The concept of ‘‘enjoyment’’ (i.e. “fun”, “playfulness”) has been recently incorporated to the TAM model in IT-related studies in order to better explore user pleasure toward utilizing a system (Chung and Tan 2004; Daft and Lengel 1986). Noteworthy, it has been put forward that customers’ enjoyment toward the use of a system positively affects their overall satisfaction and loyalty by clarifying that when individuals are in the enjoyment state, they will perceive the interaction intrinsically interesting as well as pleasure and playfulness, which in turn stimulates their positive attitude and repurchase intention toward the system (Cyr et al. 2006; Moon and Kim 2001). Therefore, two following hypotheses were suggested:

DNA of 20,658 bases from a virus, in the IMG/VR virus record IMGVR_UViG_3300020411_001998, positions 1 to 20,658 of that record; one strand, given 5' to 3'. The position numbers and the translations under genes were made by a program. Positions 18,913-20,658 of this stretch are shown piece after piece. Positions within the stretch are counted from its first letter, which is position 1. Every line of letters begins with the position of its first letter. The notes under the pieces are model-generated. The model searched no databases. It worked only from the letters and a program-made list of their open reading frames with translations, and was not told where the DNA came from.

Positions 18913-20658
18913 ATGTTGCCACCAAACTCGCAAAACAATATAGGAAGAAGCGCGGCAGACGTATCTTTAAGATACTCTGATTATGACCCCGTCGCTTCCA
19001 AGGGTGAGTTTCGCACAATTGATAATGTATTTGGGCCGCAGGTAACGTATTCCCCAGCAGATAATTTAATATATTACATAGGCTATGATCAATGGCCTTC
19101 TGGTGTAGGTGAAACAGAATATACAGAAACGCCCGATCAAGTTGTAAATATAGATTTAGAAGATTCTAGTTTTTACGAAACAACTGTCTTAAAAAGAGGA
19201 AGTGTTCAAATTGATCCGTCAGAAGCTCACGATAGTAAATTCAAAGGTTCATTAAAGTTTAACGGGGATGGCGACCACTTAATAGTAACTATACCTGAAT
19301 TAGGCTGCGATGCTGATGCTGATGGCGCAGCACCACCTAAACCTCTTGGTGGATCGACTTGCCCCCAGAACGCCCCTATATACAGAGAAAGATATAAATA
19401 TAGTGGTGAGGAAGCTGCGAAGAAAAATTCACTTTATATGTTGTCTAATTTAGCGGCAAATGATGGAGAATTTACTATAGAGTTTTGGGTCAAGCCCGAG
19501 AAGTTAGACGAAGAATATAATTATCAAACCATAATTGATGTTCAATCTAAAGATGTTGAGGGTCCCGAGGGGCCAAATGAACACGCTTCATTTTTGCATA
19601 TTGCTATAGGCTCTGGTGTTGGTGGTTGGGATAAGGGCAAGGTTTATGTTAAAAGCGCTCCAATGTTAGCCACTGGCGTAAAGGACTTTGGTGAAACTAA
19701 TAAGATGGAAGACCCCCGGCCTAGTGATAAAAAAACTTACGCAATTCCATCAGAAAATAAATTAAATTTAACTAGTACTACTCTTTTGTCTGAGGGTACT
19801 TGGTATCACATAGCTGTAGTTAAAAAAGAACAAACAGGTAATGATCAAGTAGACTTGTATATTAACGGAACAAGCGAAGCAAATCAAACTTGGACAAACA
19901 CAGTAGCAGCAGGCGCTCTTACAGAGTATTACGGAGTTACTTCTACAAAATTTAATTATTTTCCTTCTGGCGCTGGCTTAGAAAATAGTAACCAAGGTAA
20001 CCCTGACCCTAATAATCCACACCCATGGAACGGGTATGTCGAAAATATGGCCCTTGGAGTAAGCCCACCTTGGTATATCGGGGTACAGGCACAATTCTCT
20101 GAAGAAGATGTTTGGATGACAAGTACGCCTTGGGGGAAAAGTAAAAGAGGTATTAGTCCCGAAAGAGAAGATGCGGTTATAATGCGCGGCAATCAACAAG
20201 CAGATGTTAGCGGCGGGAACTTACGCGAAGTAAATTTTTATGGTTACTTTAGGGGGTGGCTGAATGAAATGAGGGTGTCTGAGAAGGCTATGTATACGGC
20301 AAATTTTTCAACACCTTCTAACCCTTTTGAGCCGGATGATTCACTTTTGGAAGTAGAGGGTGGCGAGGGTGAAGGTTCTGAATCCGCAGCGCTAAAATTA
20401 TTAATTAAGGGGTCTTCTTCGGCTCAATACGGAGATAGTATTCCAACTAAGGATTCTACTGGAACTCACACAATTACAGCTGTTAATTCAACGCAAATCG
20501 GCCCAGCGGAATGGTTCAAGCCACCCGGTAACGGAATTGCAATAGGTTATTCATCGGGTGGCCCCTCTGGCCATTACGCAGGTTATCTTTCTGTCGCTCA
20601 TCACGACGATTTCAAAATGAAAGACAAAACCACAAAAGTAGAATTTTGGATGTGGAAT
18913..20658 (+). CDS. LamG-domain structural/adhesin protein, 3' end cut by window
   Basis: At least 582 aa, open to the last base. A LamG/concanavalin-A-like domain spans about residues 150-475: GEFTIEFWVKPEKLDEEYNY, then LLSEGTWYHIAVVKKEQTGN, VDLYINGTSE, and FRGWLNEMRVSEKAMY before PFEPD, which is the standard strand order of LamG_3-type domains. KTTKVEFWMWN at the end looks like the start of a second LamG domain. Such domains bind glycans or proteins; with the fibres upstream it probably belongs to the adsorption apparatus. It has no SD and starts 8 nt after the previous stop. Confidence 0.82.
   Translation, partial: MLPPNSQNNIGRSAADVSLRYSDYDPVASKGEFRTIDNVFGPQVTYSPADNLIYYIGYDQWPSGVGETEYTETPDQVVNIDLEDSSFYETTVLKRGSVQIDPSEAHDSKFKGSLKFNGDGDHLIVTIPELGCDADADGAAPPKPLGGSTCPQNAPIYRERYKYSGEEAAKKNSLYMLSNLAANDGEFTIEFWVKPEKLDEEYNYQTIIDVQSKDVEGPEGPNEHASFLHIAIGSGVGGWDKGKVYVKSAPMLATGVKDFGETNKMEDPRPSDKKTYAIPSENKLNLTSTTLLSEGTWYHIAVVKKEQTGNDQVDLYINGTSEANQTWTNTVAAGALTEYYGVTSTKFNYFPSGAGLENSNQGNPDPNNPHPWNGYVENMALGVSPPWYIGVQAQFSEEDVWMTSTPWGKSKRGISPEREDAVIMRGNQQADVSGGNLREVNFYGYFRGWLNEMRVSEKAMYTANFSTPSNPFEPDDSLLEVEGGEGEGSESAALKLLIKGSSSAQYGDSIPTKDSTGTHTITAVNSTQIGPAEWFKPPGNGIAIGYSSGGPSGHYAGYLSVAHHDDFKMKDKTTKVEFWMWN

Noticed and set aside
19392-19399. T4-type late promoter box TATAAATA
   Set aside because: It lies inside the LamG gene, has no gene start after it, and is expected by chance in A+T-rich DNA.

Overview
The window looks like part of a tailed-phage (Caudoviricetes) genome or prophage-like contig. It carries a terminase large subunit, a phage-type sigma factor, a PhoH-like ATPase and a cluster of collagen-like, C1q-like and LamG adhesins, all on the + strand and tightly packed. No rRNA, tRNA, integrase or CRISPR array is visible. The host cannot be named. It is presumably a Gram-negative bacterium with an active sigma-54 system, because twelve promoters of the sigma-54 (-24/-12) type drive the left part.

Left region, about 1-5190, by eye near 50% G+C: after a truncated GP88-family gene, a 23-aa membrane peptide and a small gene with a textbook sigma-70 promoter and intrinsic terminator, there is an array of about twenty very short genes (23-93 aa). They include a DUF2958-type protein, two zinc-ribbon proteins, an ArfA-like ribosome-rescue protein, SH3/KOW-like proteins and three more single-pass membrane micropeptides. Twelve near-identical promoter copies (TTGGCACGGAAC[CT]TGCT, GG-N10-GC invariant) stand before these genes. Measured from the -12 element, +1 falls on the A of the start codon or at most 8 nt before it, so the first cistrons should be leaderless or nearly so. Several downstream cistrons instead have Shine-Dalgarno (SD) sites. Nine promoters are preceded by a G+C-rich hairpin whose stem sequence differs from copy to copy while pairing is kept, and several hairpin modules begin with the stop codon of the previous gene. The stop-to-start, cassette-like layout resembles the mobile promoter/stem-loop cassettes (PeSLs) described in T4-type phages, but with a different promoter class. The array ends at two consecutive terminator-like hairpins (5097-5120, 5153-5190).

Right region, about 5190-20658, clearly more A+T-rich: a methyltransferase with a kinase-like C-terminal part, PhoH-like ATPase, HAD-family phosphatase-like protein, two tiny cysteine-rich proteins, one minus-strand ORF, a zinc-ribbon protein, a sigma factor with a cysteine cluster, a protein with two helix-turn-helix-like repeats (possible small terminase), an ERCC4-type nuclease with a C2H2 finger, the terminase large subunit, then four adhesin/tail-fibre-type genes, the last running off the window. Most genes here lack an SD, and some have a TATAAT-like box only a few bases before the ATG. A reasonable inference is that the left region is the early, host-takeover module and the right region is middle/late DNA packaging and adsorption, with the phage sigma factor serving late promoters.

Customers’ enjoyment toward cloud services has a positive impact on satisfaction.
Customers’ enjoyment toward cloud services has a positive impact on their loyalty.
Customers’ overall satisfaction and loyalty
Previous researches have widely defined customer loyalty to be favourable attitude toward a specific website or IT system and repetitive buying behaviour without intention to switch to another, which can be reflected through customers’ re-purchase behaviours, and purchase frequency (Chou 2015; Cyr et al. 2006; Flavian et al. 2006; Lin and Wang 2006).